We were so busy the whole week, that by the end of it, we were popping Aleve every morning like they were Skittles. The camp was quite strict, and bossman Todd kept the kids in line. Those who broke the rules were sent to me for morning punishments. I took them on Indian runs, made them do pushups and wall sits until they cried, and generally tried to discourage them, through pain, from ever breaking the rules again. In most cases, it was a success; there were not too many repeat offenders. However, by the end of the week, I had some kids joining me just for the fun of it. Clearly, I was not cruel enough!
On the final day the Ambassador came. He met with the students, talked with them about leadership and respect, and awarded medals to the winning team. This, was my proudest moment. On the first day, the boys were divided up into 4 random teams. Most events counted for points, which were tallied everyday. On the final day, the winning team was announced by Todd and the Ambassador. Muslim, my boy, had been selected team captain by his peers; the Fire Land Gang was the name of his team. He was, by far, the youngest of the 4 captains. Regardless, his team won. It was so thrilling to see him call up his team in triumph, and then proudly shake hands with the Ambassador. I am so proud of him!
The AZ8s met one night to begin planning ABLE 2012! Next year, I am the project manager for the camp. I cannot imagine how we could make it any better, but we’ll do our best.
|The panel of judges for the talent show. The winner did impressions of many of the counselors, including me!|
|Ambassador Bryza speaking to the campers|
|Ambassador Bryza and Muslim|
|Counselors and counterparts along with Ambassador Bryza|
From there, I had a much needed vacation! Marie and I spent a couple days in Ganja with the world’s most gracious hosts, Dustin & Kelly…and Brad, and then went to Qax for a couple days to see Lori. She too spoiled us silly. On August 1st, I took a flight to Tirana, the capital of Albania, to meet Tony for a week of fun in the sun! We met so many wonderful people along the way, from the 2 French couples on the streets of Tirana also trying to find out how to get to Saranda (the southern port city where we spent the week) to our newfound best buddy Stephen, the crazy Brit who teaches English in Iraq. Long and short of it, Albania is a magical place! It’s a backpackers paradise. There isn’t enough time in the world to list all of the interesting people we met along the way. It’s cheap; Tony and I struggled to spend our remaining money by the end of the trip. Fairly underdeveloped still, the city of Saranda is small and clearly unfinished, but quite hopping. Many restaurants, cafes, and bars line the waterfront. There are many hotels and inns, but if you are seriously looking to go, and want to keep it on the cheap, you can do no better than the Hairy Lemon Hostel. This hostel was perfect. Run by an Irish woman named Annette, it is clean, has a breathtaking view, and offers free booze and pancakes. What more could you ask for? Did I mention Saranda was beautiful? We spent our days exploring beautiful pebble beaches, swimming in the still turquoise water of the Mediterranean Sea. It was so wonderful catching up with an old friend, making new memories, and relaxing for a week. I missed the buzz of work and it felt strange walking around in an unbuttoned Jimmy Buffett shirt and headband without being stared at, but it was just what I needed. I am so grateful to Tony for taking the time out of his busy life to spend a week with me. Thanks buddy!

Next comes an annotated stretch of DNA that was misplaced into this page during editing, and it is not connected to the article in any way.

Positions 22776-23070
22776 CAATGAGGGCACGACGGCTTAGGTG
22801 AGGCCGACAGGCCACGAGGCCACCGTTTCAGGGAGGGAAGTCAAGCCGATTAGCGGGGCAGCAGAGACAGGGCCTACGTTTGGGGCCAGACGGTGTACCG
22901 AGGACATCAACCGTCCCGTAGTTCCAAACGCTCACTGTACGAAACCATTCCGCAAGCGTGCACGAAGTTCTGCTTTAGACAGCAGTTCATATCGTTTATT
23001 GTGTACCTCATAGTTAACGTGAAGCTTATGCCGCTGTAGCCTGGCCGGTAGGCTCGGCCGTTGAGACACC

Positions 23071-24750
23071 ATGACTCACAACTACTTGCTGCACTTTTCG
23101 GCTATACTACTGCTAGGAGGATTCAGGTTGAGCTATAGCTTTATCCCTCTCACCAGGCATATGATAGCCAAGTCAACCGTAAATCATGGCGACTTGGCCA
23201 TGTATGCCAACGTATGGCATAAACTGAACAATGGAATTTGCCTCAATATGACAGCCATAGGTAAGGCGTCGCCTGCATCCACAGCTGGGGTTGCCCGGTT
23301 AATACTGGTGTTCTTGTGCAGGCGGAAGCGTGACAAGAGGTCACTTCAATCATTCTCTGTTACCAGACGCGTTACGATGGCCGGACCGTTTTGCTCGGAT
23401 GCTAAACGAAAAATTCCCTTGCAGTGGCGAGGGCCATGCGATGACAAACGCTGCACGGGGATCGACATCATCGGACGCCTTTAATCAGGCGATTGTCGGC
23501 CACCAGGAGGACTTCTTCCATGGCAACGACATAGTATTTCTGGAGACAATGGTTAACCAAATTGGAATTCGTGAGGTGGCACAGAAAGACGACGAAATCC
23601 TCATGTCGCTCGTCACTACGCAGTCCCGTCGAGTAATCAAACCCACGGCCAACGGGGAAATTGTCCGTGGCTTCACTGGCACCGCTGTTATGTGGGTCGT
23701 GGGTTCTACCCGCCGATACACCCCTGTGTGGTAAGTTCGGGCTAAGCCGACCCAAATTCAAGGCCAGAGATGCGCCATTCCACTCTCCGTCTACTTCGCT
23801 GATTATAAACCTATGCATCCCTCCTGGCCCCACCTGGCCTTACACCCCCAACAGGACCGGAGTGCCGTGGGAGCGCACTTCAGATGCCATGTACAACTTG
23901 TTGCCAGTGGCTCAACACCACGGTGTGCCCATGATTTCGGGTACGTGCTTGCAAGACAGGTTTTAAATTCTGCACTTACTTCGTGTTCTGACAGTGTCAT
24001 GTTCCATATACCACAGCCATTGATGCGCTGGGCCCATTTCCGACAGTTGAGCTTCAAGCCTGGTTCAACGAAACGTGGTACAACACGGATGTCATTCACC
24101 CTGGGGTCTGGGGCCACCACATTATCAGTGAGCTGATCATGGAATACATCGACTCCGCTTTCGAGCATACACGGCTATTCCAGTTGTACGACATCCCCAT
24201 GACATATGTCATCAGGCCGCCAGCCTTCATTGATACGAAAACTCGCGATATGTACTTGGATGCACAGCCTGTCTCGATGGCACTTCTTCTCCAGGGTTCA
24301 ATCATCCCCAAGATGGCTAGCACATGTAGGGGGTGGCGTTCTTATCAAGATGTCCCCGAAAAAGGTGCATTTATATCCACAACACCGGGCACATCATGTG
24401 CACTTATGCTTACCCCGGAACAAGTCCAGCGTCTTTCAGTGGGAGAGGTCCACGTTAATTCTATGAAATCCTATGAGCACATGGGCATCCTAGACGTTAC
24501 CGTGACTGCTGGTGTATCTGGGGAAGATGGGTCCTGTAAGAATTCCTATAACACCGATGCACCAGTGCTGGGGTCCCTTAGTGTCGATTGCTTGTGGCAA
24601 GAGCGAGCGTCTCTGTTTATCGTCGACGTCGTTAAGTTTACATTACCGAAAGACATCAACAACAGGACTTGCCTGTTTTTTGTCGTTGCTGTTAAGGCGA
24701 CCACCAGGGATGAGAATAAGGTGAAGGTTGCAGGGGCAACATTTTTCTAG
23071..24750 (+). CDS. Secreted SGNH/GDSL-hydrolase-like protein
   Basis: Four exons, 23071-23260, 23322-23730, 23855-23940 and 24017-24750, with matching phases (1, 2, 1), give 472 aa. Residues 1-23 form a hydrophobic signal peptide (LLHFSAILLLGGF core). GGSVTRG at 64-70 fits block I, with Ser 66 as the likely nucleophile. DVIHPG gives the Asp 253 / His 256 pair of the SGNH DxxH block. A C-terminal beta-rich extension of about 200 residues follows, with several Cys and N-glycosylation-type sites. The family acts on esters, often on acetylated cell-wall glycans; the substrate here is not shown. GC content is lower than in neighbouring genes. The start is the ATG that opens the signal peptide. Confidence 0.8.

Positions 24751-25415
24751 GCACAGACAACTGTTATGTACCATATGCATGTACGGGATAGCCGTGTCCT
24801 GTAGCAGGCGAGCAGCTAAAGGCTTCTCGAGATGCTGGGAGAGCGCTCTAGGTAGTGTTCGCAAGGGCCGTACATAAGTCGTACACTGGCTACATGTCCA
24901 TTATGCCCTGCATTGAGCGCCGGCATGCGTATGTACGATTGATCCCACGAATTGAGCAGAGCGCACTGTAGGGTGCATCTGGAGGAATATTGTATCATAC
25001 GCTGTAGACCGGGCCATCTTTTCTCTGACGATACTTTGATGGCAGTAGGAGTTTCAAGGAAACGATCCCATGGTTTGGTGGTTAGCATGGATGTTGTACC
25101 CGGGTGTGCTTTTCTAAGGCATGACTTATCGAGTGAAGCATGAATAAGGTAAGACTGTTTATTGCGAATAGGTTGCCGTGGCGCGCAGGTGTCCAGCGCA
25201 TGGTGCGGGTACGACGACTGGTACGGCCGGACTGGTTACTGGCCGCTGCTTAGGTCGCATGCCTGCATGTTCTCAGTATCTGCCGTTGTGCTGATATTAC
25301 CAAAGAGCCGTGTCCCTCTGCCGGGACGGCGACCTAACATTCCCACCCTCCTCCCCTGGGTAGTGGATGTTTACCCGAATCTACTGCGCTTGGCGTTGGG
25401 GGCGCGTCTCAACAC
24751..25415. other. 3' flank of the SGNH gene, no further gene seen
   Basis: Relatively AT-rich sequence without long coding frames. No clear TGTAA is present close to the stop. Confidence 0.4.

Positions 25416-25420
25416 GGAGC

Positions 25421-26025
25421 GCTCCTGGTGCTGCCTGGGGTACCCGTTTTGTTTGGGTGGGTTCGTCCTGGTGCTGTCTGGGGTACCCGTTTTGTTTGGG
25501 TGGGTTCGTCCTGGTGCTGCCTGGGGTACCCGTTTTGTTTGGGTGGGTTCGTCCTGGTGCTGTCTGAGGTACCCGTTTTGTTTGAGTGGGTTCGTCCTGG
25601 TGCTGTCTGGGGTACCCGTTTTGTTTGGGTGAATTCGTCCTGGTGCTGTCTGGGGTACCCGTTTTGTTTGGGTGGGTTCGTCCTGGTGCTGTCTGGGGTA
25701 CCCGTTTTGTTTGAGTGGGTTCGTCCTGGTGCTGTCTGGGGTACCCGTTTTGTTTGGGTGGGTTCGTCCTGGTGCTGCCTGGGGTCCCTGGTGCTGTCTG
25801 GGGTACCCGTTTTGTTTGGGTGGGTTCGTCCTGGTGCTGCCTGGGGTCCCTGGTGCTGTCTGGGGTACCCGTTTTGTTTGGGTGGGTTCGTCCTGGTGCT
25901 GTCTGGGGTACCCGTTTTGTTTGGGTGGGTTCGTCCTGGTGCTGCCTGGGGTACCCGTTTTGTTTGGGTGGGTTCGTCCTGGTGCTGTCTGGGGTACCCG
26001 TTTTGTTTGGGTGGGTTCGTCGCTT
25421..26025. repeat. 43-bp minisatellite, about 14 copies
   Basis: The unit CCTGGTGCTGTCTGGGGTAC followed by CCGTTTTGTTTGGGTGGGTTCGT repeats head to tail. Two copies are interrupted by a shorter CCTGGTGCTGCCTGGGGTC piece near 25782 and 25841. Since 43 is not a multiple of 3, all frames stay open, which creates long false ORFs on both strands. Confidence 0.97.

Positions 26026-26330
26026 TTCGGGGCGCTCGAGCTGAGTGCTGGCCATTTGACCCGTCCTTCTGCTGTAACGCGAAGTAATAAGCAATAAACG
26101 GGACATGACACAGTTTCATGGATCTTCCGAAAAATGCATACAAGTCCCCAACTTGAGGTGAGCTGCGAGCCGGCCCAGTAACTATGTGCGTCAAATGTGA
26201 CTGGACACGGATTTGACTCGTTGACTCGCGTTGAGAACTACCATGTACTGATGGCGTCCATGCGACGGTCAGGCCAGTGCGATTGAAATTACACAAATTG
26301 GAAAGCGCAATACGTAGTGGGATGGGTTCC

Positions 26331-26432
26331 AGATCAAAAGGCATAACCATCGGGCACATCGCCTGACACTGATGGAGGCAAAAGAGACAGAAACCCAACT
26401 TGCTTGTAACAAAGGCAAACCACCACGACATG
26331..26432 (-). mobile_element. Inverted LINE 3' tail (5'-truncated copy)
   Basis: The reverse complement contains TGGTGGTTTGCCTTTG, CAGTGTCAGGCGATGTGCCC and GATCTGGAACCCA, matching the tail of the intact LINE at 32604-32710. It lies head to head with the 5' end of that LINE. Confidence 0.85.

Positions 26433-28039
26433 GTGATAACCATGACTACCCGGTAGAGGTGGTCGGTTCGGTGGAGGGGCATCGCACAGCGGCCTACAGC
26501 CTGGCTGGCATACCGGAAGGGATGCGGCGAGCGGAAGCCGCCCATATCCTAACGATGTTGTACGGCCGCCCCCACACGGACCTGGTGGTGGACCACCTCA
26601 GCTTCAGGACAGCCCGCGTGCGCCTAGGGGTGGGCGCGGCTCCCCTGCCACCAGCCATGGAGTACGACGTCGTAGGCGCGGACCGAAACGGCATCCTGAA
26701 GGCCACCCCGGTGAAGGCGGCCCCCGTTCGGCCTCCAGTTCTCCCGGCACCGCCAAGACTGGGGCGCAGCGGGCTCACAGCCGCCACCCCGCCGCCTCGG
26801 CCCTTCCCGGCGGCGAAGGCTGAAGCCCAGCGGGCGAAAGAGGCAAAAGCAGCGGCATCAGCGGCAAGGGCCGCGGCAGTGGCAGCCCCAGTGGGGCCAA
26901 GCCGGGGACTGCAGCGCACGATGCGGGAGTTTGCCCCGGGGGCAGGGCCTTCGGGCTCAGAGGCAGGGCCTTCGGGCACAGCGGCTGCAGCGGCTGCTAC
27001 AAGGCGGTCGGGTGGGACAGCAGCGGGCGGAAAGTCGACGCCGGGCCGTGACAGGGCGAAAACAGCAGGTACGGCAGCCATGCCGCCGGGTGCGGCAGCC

|Tony and our new French friends|
|The Blue Eye Spring (a sink hole over 50m deep and 10 degrees C that constantly has water flowing from it)...I jumped into it. Unreal colors!|
|The view of the Sea and the Greek island of Corfu from our hostel|
|The beach at our hostel...we actually didn't even spend much time here|
|Marie gave Brad and I haircuts!|
|Dustin, Brad, and I in D&K's new pool!|
|Dustin and Kelly, my favorite couple|
|The gang hanging out after dinner|
|Dustin, Trey, and I in the mountains in Balakan washing off in the river post watermelon-eating contest. Trey won.|
In other exciting news, my good friends Elvin and Elnura had their first child, a girl named Nuray! Now I get to be that crazy American uncle!
And lastly, please, if you have any interest in donating to our national softball league, I would be most grateful. It is a fantastic project for the youth of Azerbaijan. Help them experience America's pastime!